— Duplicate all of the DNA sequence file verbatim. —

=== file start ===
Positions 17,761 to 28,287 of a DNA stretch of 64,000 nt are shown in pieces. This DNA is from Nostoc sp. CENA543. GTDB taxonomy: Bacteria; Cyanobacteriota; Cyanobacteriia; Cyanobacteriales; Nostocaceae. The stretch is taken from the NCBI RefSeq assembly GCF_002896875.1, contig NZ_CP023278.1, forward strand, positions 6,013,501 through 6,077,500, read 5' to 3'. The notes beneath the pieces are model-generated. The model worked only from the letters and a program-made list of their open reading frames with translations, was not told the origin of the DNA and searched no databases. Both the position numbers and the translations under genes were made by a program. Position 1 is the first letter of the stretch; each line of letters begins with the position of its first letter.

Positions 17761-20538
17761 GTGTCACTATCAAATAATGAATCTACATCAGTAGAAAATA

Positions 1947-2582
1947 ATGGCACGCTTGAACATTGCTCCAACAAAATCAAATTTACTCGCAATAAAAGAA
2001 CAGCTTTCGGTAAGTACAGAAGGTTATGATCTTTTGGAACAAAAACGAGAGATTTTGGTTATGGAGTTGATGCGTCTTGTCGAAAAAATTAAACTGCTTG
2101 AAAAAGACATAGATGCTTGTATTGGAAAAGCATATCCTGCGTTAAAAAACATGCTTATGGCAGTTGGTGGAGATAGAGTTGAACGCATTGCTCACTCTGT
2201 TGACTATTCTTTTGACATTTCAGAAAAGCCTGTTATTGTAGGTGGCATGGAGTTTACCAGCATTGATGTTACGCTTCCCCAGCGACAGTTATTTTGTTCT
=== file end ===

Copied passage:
Positions 17,761 to 28,287 of a DNA stretch of 64,000 nt are shown in pieces. This DNA is from Nostoc sp. CENA543. GTDB taxonomy: Bacteria; Cyanobacteriota; Cyanobacteriia; Cyanobacteriales; Nostocaceae. The stretch is taken from the NCBI RefSeq assembly GCF_002896875.1, contig NZ_CP023278.1, forward strand, positions 6,013,501 through 6,077,500, read 5' to 3'. The notes beneath the pieces are model-generated. The model worked only from the letters and a program-made list of their open reading frames with translations, was not told the origin of the DNA and searched no databases. Both the position numbers and the translations under genes were made by a program. Position 1 is the first letter of the stretch; each line of letters begins with the position of its first letter.

Positions 17761-20538
17761 GTGTCACTATCAAATAATGAATCTACATCAGTAGAAAATA

Positions 1947-2582
1947 ATGGCACGCTTGAACATTGCTCCAACAAAATCAAATTTACTCGCAATAAAAGAA
2001 CAGCTTTCGGTAAGTACAGAAGGTTATGATCTTTTGGAACAAAAACGAGAGATTTTGGTTATGGAGTTGATGCGTCTTGTCGAAAAAATTAAACTGCTTG
2101 AAAAAGACATAGATGCTTGTATTGGAAAAGCATATCCTGCGTTAAAAAACATGCTTATGGCAGTTGGTGGAGATAGAGTTGAACGCATTGCTCACTCTGT
2201 TGACTATTCTTTTGACATTTCAGAAAAGCCTGTTATTGTAGGTGGCATGGAGTTTACCAGCATTGATGTTACGCTTCCCCAGCGACAGTTATTTTGTTCT